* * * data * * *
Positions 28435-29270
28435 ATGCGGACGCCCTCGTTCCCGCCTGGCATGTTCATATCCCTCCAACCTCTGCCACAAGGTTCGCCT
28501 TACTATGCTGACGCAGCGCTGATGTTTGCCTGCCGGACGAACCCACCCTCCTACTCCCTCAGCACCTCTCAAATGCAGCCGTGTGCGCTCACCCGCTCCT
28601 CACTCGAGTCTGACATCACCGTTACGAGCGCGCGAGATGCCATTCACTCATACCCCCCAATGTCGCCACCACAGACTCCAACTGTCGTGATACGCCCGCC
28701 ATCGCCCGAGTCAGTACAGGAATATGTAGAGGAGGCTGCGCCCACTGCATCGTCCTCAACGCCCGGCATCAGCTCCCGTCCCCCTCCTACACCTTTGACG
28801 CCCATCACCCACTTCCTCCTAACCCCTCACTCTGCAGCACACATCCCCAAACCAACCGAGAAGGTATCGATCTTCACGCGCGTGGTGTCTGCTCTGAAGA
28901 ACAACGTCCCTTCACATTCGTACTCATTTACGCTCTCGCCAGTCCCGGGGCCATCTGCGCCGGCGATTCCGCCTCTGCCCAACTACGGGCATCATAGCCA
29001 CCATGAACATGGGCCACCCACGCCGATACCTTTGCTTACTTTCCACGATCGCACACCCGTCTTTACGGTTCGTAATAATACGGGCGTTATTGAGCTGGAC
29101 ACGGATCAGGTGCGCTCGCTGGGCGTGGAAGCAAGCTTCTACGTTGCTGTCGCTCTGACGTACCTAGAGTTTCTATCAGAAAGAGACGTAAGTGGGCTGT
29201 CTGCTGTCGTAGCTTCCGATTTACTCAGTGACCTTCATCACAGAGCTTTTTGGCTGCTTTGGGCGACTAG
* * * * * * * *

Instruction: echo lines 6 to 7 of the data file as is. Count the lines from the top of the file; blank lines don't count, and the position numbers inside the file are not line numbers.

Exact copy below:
28801 CCCATCACCCACTTCCTCCTAACCCCTCACTCTGCAGCACACATCCCCAAACCAACCGAGAAGGTATCGATCTTCACGCGCGTGGTGTCTGCTCTGAAGA
28901 ACAACGTCCCTTCACATTCGTACTCATTTACGCTCTCGCCAGTCCCGGGGCCATCTGCGCCGGCGATTCCGCCTCTGCCCAACTACGGGCATCATAGCCA